All this casts fascinating light on the few major pop acts who've never been overwhelmed by the desire to jump back onto the rock'n'roll roundabout. Why are they resisting the enormous big fat cheques (surely) being waved at them almost perpetually by the world's promoters? And who is the least likely to ever budge from their zero-tolerance standpoint?
In Simon Reynolds' splendidly comprehensive discussion of pop culture's obsession with its own backstory Retromania, he states that "every generation as it ages will want to see its musical youth mythologised and memorialised." Looking at the eras currently being eagerly painted with the nostalgia brush, one decides Reynolds can only be right.
whatever their ability everyone raised the bar and challenged themselves. Endured a little something, pushed a little further than they usually would, all for a great cause. Some may also have exorcised the exercise demons (sorry) and may feel inspired to take a new path, taking control of their health and well being.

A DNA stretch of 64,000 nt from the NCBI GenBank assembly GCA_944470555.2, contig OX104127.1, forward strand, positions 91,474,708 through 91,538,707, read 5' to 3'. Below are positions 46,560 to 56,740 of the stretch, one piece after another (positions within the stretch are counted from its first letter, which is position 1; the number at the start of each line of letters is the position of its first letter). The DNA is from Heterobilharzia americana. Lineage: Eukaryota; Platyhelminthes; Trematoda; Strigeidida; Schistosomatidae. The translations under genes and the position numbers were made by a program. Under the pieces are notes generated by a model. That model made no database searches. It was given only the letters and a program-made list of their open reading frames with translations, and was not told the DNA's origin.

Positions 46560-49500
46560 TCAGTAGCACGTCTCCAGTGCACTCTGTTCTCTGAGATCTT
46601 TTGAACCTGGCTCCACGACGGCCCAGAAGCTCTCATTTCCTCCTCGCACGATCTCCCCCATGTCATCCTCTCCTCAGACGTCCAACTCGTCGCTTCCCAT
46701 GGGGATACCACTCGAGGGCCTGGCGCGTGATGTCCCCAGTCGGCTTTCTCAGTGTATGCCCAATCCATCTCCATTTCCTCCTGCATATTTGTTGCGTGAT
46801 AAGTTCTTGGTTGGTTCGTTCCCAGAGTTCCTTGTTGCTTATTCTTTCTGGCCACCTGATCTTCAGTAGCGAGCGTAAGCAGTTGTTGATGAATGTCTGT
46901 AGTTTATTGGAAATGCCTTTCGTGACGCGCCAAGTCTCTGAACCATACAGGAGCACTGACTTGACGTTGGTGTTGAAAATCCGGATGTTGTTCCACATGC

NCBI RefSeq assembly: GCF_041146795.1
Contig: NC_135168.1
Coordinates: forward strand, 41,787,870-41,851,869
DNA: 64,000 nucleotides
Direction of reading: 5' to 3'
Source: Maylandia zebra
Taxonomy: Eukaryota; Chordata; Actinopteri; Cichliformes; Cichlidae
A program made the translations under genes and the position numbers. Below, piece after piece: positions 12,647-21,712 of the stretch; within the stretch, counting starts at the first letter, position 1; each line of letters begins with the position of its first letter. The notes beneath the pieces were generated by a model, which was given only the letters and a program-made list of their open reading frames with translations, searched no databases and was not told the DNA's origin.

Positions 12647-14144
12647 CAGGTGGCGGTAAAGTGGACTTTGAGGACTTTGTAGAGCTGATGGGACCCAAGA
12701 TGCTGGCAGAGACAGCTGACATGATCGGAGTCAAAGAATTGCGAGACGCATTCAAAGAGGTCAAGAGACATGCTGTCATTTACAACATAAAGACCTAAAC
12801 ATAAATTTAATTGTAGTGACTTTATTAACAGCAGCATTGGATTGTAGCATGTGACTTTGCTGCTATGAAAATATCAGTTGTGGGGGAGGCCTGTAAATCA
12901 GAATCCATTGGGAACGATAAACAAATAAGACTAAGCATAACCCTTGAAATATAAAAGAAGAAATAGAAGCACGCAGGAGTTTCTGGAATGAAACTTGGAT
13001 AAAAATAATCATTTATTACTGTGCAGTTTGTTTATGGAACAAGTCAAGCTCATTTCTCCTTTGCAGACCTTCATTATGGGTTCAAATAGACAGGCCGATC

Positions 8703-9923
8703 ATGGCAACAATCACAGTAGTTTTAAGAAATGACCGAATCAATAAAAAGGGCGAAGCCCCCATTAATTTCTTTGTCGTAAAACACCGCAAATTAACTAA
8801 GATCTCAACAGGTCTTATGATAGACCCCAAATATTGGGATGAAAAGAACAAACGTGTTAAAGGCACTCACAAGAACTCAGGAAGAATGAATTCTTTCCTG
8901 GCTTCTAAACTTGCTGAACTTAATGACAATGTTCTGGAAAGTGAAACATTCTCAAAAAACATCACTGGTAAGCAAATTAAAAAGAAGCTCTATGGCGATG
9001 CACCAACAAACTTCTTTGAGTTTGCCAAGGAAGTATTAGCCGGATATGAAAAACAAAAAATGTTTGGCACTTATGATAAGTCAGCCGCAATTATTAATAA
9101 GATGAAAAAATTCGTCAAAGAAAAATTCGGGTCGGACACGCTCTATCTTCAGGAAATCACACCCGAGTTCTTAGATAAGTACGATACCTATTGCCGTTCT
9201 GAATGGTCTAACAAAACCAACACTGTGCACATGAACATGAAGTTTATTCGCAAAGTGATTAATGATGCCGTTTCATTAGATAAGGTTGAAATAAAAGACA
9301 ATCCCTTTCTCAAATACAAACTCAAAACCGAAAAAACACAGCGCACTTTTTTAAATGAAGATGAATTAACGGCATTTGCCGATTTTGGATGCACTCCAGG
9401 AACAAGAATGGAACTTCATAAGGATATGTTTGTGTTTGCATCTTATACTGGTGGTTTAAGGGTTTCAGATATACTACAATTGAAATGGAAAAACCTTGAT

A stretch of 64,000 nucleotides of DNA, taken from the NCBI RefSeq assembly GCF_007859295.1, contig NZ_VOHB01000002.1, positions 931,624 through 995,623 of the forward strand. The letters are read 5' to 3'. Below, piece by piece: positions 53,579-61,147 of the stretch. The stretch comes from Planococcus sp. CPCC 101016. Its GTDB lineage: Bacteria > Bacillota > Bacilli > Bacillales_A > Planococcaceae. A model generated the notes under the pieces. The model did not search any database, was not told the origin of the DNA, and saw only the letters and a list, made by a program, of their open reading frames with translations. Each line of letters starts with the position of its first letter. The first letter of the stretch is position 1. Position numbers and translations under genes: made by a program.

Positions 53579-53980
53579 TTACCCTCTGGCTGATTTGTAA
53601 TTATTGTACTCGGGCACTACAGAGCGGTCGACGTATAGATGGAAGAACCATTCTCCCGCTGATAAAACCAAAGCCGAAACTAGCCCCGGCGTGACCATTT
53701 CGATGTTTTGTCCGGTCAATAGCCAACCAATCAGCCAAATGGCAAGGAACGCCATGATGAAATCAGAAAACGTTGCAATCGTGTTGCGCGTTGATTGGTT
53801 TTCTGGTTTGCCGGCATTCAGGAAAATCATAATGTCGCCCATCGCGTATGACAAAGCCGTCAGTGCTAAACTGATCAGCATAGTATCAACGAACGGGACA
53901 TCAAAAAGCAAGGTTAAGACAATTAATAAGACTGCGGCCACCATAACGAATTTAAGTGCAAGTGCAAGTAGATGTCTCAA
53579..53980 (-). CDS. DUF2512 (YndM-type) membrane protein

Reviews of Autobiography confirmed my worst fears: he would spend far too long detailing a complicated court case against his former band-members and not enough time describing how it must have felt to press something so pure as Hatful of Hollow or Meat is Murder to vinyl. But then - what do critics know?
His book is not going to be a classic (see above). Either Morrissey knows that - in which case the 'classic' label is a genuinely hilarious joke - or, horribile dictu, he believes it, in which case the book is likely to have all the humour and finesse of a statue produced by the Kim Jong-Il metallurgy factory for the glorification of the great leader.
The Twittersphere went wild with a torrent of hateful celebrations and equally hateful rebukes. Everyone seems to want to voice a very vocal opinion on how they feel about the death of the Iron Lady. What I find most interesting, and amazing, is that most of these public declarations come from my generation.